On top of the generalized global interest about Argentina's move to nationalize its largest energy company YPF, the majority owner of which had been the Spanish energy company Repsol, there is a special local twist as the Mexican President Felipe Calderón has been particularly critical of Argentina's move calling it "very regrettable."
Good news! Canada's budget deficit is shrinking even before the federal government introduces its budget cuts. There's an important lesson for the whole world from the Canadian experience: the actions a government might take to reduce its deficit -- cutting spending, raising taxes -- can prolong the recession.
For many, the improving job growth numbers were seen as a sign that the Canadian economy was back on track despite fears that the economy was tipping back towards recession. Dig a little deeper into the numbers, however, and the headline may not be as positive as it first appears. In fact, it could be downright deceiving.
Assuming Mr. Carney and his fiscal policy counterparts maintain their credibility, the country may very well hang on to number one for another year at least. That's good news for business and it might just be the thing that softens the blow to our equity market should the gyrations of the past few months continue.
Although the Harper government has no problem spending money, I believe that they will probably ramp up the cuts that have already started. We must make sure that we are not balancing the books on the backs of the poor. Make no mistake, poverty costs us all. It forces up our tax bills and depresses the economy.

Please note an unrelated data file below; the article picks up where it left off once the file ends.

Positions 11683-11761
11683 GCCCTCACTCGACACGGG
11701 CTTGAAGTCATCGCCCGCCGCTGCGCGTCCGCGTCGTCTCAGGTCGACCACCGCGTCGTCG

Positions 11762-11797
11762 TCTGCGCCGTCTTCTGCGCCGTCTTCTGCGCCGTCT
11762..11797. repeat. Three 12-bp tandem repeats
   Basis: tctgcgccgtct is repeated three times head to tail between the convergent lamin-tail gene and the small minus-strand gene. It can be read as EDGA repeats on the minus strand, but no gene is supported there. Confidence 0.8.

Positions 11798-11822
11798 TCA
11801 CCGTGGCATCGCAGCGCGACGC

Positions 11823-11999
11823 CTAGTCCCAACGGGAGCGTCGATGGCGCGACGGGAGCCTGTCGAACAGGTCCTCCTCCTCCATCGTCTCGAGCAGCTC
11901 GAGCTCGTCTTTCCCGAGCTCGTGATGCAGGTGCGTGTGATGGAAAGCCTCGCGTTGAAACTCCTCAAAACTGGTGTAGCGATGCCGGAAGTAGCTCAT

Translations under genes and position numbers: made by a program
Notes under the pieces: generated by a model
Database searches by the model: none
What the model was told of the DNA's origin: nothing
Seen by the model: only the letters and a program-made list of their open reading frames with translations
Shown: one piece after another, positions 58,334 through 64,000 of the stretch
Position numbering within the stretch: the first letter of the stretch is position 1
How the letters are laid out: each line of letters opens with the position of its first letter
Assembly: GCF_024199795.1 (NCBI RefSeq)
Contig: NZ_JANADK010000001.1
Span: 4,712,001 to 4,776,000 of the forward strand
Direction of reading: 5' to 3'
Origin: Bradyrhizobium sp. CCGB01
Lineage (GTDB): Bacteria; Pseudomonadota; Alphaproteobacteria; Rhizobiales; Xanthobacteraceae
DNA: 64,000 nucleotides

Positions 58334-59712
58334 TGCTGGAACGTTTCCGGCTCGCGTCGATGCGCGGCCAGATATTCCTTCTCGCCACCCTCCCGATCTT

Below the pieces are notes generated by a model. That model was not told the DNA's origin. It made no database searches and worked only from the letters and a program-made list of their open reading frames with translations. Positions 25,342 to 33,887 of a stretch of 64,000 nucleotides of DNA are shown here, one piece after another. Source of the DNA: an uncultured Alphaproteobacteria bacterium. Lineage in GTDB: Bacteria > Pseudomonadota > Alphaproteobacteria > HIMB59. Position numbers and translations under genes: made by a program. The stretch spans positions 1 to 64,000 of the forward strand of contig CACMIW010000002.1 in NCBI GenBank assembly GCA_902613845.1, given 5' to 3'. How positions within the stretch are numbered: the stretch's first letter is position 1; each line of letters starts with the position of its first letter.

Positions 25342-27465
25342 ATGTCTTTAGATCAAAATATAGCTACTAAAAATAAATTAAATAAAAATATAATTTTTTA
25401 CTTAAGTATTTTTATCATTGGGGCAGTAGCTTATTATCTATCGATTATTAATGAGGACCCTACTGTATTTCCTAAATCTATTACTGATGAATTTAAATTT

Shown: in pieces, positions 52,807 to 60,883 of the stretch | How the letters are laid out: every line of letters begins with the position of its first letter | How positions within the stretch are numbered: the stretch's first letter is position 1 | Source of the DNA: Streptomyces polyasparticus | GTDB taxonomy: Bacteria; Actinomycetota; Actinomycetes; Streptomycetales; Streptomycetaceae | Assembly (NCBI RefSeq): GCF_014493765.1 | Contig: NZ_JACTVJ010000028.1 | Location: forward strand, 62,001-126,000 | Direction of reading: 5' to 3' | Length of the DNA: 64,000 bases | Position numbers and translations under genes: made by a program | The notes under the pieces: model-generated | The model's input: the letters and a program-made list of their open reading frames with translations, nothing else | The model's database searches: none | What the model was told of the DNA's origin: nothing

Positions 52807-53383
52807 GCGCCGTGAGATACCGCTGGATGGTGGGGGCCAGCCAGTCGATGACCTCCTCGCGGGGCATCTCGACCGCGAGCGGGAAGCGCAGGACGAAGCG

Three subsequent important prime ministers -- Brian Mulroney, Jean Chretien and Stephen Harper -- invested their energies cleaning up the wreckage left by Pierre Trudeau. Finally, nobody speculates any more about Canada defaulting on its debt, or splitting apart, or being isolated from all its major allies.
As the economy took another nosedive this week, British Prime Minister David Cameron told the House of Parliament that our own prime minister had gotten "every major [economic] decision right." Stephen Harper returned the favor by lauding Cameron's handling of the British economy. The speech signaled the pair's unity going into the upcoming G20 summit in Cannes in November. It also sparked -- as our own Althia Raj reported -- a scramble by the NDP to make ties with the British Labor Party. In more home news, HuffPost and Indigo -- where our Editor-at-Large, Heather Reisman, is CEO -- have teamed up to observe this week's Banned Books Week. I'll be posting a different book each day that has been banned or challenged somewhere on the planet. Do your bit by choosing your own banned book, and reading it!